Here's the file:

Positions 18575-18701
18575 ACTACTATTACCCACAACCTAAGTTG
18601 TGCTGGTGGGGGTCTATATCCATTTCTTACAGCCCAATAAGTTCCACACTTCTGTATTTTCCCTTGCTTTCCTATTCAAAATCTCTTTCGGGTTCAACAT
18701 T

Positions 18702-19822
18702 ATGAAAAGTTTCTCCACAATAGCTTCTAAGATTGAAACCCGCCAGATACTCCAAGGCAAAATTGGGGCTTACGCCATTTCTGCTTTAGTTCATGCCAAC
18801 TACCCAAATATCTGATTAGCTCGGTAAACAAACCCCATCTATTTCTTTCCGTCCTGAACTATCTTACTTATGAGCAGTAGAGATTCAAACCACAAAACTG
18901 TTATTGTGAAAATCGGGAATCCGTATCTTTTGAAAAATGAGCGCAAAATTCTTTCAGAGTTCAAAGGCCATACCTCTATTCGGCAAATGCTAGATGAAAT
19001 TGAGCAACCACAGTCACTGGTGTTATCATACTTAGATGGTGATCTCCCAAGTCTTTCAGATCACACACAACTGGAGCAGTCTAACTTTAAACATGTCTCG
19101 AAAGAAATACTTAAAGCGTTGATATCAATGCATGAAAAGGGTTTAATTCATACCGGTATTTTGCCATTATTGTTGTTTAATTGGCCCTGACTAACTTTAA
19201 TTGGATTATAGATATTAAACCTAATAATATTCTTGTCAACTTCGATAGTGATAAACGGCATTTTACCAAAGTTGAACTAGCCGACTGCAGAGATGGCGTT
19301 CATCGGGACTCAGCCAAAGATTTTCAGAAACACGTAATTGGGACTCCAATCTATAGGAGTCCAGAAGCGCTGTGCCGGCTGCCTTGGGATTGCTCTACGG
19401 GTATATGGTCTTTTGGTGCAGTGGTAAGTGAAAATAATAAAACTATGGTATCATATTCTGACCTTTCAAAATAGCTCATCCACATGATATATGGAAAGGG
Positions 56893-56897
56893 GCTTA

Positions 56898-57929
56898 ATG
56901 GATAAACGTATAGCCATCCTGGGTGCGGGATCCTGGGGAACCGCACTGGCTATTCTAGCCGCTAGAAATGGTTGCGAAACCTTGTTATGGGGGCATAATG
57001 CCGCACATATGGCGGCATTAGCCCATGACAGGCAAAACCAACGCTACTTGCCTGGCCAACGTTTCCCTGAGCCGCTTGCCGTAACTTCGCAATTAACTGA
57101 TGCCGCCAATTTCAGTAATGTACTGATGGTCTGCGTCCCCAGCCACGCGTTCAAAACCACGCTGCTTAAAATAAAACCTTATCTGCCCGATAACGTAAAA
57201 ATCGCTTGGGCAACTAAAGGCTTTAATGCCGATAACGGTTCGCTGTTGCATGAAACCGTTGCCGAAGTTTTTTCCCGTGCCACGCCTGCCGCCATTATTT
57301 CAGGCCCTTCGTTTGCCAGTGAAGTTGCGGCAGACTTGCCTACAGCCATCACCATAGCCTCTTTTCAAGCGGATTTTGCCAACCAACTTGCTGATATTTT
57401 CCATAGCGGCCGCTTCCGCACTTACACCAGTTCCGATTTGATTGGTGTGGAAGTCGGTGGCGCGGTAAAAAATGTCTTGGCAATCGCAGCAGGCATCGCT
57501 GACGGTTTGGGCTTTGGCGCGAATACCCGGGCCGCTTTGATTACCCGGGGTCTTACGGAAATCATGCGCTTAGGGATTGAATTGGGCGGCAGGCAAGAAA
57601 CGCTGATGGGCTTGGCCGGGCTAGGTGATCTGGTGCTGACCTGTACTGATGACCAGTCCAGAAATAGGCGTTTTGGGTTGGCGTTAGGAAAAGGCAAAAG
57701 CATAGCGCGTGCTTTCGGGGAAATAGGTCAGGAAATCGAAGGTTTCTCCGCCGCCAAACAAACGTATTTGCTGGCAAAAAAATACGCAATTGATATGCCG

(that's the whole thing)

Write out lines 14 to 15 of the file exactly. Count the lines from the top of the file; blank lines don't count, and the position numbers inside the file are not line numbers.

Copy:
Positions 56893-56897
56893 GCTTA